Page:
Yanelys Nunez Leyva
HAVANA TIMES — Organizing a raffle in Cuba or, better yet, in Havana, presumes a high level of enthusiasm.
It’s not easy to convince a diverse public who aren’t openly familiar with gambling or with the adrenaline of a bettor. This, despite the numbers game, a private lottery, being one of the most regular hidden practices of many Cubans. Doing so could turn into a difficult and exhausting experiment.
When artists Luis Manuel Otero and Nestor Sire conspired to organize the piece “With everyone and for the wellbeing of a few” (August, 2017), they didn’t really give this subject too much thought, maybe they were very confident in themselves.
Having the chance to stay a night at the Kempinski Manzana Grand Hotel, should have been enough to push the sale of 250 tickets at 2 CUC each.
It sounds easy: 250 tickets, 2 CUC; but residents in Havana are suspicious and the idea of a possible scam is always in the cards.
However, while watching how tickets were sold and the logistics of the experiment, I came across different positive moments when various friends bought several tickets, without any desire to win the prize but just to support the project. And that’s because the essence of the raffle was always been connected to this energy. The artists wanted to carry out a collective action which would drive towards accomplishing an objective.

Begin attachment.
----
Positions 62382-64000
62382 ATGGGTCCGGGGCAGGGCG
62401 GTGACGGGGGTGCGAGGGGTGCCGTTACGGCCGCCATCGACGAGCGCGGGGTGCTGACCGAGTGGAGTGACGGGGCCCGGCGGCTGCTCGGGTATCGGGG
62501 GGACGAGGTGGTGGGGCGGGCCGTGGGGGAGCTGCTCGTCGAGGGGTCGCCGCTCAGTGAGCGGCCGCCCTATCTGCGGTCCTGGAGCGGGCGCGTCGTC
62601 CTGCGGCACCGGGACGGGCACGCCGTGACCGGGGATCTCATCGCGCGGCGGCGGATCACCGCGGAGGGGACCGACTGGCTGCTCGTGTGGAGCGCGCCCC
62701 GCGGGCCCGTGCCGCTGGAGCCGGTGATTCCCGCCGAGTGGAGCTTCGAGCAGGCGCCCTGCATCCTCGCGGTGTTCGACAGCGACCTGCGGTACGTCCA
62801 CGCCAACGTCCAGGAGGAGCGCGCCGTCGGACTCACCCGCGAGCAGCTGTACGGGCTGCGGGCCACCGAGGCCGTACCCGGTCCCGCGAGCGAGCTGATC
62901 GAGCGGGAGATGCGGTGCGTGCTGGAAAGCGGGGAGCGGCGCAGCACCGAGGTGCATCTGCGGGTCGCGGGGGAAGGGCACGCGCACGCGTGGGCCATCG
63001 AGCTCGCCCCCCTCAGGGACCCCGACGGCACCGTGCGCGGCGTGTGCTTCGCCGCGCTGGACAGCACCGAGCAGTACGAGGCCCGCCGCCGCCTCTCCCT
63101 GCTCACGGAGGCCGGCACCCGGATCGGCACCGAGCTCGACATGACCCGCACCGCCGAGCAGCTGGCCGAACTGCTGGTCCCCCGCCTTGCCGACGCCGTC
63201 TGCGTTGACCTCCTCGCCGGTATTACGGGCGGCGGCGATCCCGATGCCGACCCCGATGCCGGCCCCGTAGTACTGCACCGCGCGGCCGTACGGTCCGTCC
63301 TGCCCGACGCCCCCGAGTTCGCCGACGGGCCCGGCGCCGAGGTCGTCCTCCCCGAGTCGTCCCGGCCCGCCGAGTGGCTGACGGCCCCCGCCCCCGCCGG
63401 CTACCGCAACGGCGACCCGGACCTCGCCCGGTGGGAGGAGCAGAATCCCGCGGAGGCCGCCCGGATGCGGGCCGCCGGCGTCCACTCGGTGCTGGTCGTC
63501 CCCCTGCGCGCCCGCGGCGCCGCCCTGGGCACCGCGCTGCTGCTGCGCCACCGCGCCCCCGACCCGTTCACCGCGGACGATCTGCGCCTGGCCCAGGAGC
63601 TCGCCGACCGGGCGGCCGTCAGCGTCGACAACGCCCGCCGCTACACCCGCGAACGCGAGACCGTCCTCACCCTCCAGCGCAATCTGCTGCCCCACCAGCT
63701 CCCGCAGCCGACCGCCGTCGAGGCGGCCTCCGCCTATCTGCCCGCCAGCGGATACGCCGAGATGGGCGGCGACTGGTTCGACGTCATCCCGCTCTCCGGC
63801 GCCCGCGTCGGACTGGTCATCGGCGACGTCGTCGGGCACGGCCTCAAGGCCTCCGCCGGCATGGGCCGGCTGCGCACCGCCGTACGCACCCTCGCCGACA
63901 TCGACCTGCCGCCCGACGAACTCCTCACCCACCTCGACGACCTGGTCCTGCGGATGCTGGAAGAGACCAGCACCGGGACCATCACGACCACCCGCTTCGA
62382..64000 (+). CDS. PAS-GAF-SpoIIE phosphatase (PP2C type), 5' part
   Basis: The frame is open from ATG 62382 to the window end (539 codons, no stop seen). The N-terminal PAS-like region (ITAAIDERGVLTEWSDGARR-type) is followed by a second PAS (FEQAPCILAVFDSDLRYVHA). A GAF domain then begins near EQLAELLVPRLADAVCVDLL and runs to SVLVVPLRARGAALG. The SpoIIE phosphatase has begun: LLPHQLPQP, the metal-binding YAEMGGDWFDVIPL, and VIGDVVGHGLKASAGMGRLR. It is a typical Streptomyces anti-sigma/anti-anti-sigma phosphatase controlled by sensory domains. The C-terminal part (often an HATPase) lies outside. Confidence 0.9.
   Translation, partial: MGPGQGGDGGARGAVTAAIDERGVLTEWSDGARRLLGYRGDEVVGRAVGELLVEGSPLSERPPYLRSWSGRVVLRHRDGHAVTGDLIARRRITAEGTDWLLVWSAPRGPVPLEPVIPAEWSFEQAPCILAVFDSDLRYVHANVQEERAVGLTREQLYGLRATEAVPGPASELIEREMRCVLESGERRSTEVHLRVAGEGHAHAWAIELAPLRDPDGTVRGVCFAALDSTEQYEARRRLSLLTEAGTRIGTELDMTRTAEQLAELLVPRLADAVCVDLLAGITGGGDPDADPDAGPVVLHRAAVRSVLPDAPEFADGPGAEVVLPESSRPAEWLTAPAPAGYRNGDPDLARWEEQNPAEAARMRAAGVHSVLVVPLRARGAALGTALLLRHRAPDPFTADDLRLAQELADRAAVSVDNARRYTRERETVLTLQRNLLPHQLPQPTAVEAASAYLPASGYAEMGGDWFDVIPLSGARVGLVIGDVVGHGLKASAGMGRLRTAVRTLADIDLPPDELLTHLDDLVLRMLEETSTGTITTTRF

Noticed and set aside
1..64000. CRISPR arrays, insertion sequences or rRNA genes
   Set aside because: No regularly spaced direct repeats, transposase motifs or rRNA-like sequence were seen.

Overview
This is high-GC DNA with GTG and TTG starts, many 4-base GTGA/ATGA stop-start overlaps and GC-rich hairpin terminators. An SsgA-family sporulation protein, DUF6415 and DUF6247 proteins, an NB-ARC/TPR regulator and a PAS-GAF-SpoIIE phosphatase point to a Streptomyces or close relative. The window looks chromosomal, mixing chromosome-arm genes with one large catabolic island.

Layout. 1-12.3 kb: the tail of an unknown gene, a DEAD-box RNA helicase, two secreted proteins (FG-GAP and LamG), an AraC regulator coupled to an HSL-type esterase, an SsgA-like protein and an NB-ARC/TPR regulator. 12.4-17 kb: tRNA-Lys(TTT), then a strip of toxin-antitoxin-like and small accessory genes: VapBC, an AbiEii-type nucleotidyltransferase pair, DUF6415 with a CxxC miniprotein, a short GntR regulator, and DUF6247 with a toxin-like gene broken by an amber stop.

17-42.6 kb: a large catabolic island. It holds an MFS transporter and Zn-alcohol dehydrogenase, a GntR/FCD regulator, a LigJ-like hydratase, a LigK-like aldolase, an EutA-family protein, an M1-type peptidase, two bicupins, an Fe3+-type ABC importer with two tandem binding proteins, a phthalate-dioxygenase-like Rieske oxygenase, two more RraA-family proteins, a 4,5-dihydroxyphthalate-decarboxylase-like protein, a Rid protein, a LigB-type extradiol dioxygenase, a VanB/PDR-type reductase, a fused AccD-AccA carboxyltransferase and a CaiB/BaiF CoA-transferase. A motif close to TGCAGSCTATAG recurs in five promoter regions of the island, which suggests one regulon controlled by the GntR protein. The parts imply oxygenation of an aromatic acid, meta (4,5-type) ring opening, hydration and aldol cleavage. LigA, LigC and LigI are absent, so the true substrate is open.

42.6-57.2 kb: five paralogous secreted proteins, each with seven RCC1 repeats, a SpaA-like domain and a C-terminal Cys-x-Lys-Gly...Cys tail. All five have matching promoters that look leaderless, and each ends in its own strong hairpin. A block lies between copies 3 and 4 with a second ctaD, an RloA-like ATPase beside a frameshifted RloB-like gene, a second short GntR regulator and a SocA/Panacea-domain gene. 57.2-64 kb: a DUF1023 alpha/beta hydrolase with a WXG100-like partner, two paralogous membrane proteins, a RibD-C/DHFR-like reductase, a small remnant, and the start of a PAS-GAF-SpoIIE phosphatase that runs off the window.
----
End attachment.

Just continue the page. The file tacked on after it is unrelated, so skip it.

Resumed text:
Another important moment was when, on the day of the drawing, the game’s participants and exhibition attendees came together at an independent gallery, in a festive mood; a diverse group of people, some of whom were completely cut off from the art world.
Leandro Fonseca, a young 18 year old man who was a member of the latter group, ended up being the winner.
He could choose the day he wanted to go. Which wasn’t too long after as, even though his first choice to go was unsuccessful – the swimming pool at the 5* plus hotel was experiencing technical problems the Saturday after the raffle – Leandro was able to enjoy his night at the Manzana Hotel on August 8th.
Taking part in a project of wide appeal like this one, which has been conceived for leisure, helped me to understand a little about how to create real ties between art and an audience who know very little or nothing about art.
And I believe that one of its greatest results is that it planted a little seed of trust in both those who took part and those who abstained out of suspicion. And it took place in a country, where we are riddled with paranoia and fear.